ATM Closures — [Mr Philip Hollobone in the Chair]

Part of the debate – in Westminster Hall at 10:10 am on 4th December 2018.

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Photo of Hugh Gaffney Hugh Gaffney Labour, Coatbridge, Chryston and Bellshill 10:10 am, 4th December 2018

I am grateful to you, Mr Hollobone, for allowing me to speak in this important debate. It was a pleasure to be here this morning to listen to the important speech made by my constituency neighbour and hon. Friend Ged Killen. I support his continuing efforts to stand up for the most vulnerable people in our communities through his campaigning on this important issue.

My hon. Friend has already outlined many of the concerns. I will not repeat all the arguments, but will focus on a few key areas: charges, closures and the reliance of many people on ATMs as essentially “the last bank in town” on main and high streets in towns and villages in all four nations of the United Kingdom.

Since my election to this place in 2017, a number of issues have been raised with me in my role as the local MP. One is the impact of Tory austerity on the people I represent in Coatbridge, Chryston and Bellshill. That impact has been made worse by the fact that many of the ATMs available in our community charge residents to access their own money and by the closure of three RBS branches. Forcing people to pay to withdraw their own money is crazy and, in these tough times, so unfair and unjust. I call on ATM providers to think again about the impact on those who have to survive on low incomes and low wages. Those people have to turn the pennies inside out and the pounds upside down to survive, to keep a roof over their head and to keep their families warm and fed. We all have a duty to speak up for them in the House.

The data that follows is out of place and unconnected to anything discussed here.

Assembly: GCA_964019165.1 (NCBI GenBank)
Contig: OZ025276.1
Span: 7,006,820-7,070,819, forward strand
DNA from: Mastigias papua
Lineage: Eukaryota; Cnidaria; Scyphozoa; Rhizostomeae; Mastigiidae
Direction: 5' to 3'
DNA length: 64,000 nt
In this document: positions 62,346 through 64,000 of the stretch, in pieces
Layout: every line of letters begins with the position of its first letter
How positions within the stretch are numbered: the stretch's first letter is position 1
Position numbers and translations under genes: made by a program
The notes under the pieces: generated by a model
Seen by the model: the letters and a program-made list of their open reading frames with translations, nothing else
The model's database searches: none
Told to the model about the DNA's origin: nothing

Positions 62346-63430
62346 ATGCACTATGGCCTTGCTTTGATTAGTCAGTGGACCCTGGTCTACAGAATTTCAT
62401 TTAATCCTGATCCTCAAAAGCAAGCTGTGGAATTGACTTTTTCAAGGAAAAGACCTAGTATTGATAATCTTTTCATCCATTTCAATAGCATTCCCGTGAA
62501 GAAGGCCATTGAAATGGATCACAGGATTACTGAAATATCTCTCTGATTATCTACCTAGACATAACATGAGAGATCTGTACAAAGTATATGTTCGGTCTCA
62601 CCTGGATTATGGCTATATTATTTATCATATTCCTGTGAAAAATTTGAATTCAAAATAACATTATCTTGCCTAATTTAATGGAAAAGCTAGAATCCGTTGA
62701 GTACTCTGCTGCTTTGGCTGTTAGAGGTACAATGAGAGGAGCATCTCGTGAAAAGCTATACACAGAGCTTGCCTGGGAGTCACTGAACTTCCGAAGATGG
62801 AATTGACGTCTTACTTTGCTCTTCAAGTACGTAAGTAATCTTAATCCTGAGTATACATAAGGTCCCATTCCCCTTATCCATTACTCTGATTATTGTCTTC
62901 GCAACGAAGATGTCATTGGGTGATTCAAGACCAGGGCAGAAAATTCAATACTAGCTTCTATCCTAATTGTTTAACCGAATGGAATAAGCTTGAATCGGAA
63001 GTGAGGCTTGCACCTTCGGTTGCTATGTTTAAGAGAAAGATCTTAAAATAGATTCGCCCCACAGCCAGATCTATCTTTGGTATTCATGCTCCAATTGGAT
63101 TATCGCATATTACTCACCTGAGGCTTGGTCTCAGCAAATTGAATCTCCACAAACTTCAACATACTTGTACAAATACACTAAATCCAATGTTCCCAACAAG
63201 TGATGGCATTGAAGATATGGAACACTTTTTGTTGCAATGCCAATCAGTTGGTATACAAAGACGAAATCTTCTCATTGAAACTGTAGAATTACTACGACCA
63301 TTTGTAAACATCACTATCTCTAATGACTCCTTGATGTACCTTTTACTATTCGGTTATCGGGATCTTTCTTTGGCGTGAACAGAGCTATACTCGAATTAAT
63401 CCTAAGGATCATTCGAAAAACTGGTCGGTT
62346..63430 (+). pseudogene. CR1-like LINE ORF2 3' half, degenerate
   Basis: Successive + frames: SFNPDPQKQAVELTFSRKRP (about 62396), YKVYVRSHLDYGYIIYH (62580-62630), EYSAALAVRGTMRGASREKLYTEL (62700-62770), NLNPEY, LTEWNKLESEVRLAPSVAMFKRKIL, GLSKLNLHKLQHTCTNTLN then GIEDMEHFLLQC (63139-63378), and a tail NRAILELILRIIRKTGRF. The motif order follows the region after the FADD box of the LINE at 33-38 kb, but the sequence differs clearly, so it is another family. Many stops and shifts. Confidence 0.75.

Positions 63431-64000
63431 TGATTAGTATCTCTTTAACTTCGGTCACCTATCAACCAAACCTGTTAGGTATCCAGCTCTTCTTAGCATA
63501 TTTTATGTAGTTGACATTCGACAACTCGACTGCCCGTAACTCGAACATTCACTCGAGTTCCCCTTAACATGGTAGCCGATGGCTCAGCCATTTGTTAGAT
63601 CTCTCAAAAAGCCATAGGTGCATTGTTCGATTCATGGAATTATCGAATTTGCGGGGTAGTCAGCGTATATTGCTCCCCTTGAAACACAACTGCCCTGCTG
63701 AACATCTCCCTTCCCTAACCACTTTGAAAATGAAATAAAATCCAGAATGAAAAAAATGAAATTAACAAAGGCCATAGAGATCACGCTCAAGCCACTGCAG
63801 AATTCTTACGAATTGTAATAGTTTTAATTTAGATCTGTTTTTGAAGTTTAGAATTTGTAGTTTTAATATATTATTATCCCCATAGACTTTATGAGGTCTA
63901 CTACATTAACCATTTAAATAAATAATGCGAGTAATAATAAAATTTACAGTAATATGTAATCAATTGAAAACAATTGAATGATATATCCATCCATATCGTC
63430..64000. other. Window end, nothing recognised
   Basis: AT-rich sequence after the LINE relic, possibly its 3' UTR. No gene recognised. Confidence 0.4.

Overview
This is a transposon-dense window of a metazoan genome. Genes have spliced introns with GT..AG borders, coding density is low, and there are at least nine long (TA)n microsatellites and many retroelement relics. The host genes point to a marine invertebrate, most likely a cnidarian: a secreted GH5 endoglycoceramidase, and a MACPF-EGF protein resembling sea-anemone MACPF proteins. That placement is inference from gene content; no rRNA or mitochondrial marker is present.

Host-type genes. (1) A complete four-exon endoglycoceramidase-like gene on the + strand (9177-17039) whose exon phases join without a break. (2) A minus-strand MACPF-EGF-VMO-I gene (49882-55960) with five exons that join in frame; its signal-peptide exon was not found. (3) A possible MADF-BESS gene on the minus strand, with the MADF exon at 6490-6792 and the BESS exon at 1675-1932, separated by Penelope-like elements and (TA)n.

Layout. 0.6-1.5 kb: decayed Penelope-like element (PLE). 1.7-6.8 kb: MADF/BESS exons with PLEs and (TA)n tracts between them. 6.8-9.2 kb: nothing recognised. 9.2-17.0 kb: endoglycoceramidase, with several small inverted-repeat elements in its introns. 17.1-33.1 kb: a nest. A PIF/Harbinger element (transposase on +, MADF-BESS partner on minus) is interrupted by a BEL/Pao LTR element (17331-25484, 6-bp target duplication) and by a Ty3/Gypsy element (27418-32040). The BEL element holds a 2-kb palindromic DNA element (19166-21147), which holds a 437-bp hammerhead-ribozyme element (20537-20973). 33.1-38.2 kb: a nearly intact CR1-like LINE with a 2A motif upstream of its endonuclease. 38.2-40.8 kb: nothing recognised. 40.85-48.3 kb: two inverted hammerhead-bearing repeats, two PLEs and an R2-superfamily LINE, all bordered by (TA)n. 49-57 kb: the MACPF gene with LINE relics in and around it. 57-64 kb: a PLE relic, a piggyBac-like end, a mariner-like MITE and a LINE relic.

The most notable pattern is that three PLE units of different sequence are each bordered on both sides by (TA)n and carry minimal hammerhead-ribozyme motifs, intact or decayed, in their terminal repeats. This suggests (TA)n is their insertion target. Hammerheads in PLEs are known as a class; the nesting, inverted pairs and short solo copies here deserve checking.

The figures speak for themselves. From January to July 2018, 1,300 free-to-use ATMs disappeared, at the disgraceful rate of about 250 a month. According to analysis by Payments UK and the Bank of England, the number of people who rely almost entirely on cash has risen by more than half a million in the past two years to 3 million. Like me, my hon. Friend the Member for Rutherglen and Hamilton West has raised this issue in Parliament, through his private Member’s Bill introduced under the ten-minute rule, which has my full support. I will continue to work with him and others on the Opposition Benches on these issues.

The issue of ATM closures goes to the heart of the debate this morning. My hon. Friend was very clear in his speech that we cannot sit back and watch the programme of closures. I thank Which? for its research on this issue, which has shown that the number of closures of free-to-use ATMs is highest in rural areas. That stands to reason: ATM providers think that fewer people will complain and make a big deal of it. Well, they cannot get away with that, not on my watch, not on my hon. Friend’s watch and not on the Opposition’s watch. I know that most hon. Members here today will not allow it, either.